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How to keep magic in the holidays

December 22, 2011

The following column was written by Mark Benn, licensed psychologist in private practice and an assistant professor at Colorado State University. A version of the column appeared in The Denver Post on Saturday, December 17.

Mostly everyone I know dreams of having an incredibly perfect holiday season. And yet, everyone I know comes from a crazy family, or at least have people in their family who are crazy. I know I do. It’s like a badge of courage, something we often talk about or carry around like a trophy – until the holiday season when we’re forced to spend time with the family members we get to avoid the rest of the year…in my house we affectionately refer to this as FFF (forced family fun).

'Nobody's perfect'

In the movie, “Some Like it Hot” the final line is, “nobody’s perfect” which is a great summary statement for how to truly enjoy the holidays.  The real joy of the holidays is in the madness, not the quest for perfection.

There’s a quote by Leonard Cohen in which he says, ‘there’s no such thing as perfect, everything has cracks – that’s how the light gets in.’

When I think about the holiday season and I recall the memories of my life it’s not the perfect holidays I remember, it’s the imperfect ones – the ones when things just didn’t go quite right. Like the time we went to the mountains to cut our tree rather than buying one at the local tree lot – it was so cold that year that no amount of clothes could have saved us. We put the tree on the top of the car and began the hour-long drive home – as we drove we noticed that the tree was slowly becoming more and more visible as it slid off the roof of the van and worked its way out of the ties to fly off the car into the air nearly causing an accident. Now THAT was memorable.

This led me to wonder how it is that every year many people start to go a little crazy trying to recapture the magic and find perfection. Thinking of some fantasy that seems to suggest they can remake a perfect Thanksgiving, Christmas, Hanukah, Kwanza, or New Year.

The reality is that Christmas WAS magic for a very short time in life, probably sometime between the ages of three and eight – five years, maybe.  It wasn’t magic at two, two year olds HATE Christmas; two year olds think Santa is scary. Nobody really remembers being 3, 4, or 5. The only real magical holiday time is so far back for most of us that it might as well not even happened.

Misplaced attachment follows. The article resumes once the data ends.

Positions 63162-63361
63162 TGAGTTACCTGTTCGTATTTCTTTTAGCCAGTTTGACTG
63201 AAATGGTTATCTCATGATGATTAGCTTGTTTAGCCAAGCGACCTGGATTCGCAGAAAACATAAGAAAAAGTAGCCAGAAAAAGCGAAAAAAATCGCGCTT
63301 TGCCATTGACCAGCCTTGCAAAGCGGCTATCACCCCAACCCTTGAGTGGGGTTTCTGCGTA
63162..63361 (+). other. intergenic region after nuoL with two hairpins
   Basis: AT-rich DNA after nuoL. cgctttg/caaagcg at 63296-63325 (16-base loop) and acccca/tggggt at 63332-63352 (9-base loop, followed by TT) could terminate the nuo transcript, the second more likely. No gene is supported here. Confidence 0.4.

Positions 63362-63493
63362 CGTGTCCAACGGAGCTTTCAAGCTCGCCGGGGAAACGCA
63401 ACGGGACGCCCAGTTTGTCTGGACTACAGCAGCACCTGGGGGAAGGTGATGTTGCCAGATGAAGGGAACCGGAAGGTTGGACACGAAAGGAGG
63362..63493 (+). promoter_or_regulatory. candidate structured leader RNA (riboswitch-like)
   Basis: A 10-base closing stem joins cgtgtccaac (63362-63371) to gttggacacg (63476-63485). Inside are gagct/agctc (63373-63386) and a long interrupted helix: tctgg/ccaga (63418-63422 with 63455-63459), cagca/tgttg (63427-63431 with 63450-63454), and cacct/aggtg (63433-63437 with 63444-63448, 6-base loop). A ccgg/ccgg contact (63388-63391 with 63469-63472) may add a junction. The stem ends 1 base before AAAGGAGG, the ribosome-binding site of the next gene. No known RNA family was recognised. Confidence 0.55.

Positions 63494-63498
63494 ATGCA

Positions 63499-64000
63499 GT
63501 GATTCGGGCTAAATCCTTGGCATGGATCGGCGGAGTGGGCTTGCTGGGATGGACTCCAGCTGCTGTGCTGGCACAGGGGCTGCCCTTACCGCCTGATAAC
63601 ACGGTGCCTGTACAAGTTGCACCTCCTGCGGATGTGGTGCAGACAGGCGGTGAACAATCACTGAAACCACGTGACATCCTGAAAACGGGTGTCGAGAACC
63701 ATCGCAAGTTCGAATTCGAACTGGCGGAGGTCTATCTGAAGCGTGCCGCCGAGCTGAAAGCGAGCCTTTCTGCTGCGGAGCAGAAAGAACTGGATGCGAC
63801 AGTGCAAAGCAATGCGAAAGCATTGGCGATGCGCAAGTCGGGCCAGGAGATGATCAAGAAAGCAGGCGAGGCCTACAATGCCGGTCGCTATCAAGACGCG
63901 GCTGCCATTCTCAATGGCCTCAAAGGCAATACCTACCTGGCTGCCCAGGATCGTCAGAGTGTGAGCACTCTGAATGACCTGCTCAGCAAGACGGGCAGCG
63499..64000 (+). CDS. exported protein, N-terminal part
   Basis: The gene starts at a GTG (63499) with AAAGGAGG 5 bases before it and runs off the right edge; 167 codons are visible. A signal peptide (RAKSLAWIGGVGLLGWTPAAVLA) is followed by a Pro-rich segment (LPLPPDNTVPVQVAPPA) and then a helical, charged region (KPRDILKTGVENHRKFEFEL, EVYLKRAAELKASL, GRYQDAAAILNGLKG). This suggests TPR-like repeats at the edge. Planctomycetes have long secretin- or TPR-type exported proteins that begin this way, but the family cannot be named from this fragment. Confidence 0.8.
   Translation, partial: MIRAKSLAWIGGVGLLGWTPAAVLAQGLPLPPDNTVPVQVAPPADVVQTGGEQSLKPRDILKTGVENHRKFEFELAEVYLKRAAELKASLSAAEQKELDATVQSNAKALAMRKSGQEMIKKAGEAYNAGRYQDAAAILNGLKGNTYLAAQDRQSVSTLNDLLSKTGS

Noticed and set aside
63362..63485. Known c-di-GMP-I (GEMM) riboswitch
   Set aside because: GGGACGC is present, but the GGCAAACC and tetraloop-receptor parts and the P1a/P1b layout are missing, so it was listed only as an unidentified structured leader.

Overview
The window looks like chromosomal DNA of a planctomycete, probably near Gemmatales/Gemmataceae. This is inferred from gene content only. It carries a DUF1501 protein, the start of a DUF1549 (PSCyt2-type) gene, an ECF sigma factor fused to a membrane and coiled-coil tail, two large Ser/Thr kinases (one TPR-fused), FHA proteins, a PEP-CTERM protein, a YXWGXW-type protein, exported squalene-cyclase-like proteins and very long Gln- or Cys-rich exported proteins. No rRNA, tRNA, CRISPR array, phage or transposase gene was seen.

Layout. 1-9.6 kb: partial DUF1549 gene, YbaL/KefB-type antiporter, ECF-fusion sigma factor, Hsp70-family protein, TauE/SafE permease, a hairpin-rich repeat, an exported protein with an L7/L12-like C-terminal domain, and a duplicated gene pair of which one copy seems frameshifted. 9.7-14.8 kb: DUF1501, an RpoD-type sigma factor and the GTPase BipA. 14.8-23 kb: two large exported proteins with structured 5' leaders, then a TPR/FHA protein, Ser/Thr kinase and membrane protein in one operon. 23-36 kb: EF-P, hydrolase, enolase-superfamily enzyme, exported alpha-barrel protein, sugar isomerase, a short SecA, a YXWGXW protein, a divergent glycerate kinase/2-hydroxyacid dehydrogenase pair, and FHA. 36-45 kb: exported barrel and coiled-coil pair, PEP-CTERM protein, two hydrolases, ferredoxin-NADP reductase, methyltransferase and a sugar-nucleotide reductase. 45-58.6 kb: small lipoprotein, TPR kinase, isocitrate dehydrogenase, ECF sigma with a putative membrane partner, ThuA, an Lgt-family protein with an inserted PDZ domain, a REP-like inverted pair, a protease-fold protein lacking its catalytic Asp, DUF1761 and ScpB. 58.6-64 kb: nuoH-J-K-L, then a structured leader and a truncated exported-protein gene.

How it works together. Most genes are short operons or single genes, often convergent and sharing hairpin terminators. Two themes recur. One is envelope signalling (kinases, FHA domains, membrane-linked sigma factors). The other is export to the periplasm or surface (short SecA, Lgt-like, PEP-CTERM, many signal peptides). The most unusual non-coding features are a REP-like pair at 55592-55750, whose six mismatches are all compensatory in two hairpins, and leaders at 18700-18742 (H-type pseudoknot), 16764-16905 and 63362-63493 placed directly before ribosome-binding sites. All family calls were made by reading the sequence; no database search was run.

Author Mark Benn, Colorado State University assistant psychology professorThe magic of the holiday season is actually in the cracks – for the light to shine in. The really incredible holiday is when crazy things happened, like staying up all night to make that thing your child HAD to have; the time you went to cut a tree in the mountains instead of buying one and you froze your buns off; the time you tried to strap that tree to the top of your car and it slowly slid off while you were driving home; or the time that family member got so sick you had to put her in the tub to bring down her temperature. Heck, I can go on and on with my (true) disaster stories of holidays past – those are the ones I remember best.

Finding Christmas magic

The problem is that we have such incredibly high expectations for things to go a certain way and when they don’t – we get sad, disappointed and depressed. Christmas magic is something that used to happen – and it was great fun – but the truth is you’re grown up now and you know the trick. If you were a magician’s assistant and you knew how the tricks were done you’d be less likely to oooh and aaahhh when the trick got pulled off on the audience.

The holidays are like that. You know the trick, so the magic isn’t magic – it’s a job. So bring the magic back. See the cracks as a part of the joy – actually, the cracks are the joy! That’s what we remember – the good stuff fades away and gets forgotten. The crazy stuff is what we remember and laugh and cry about for the rest of our lives.

That’s the real magic of the holiday season – enjoying the cracks while they’re cracking…even when you know the trick that created the magic.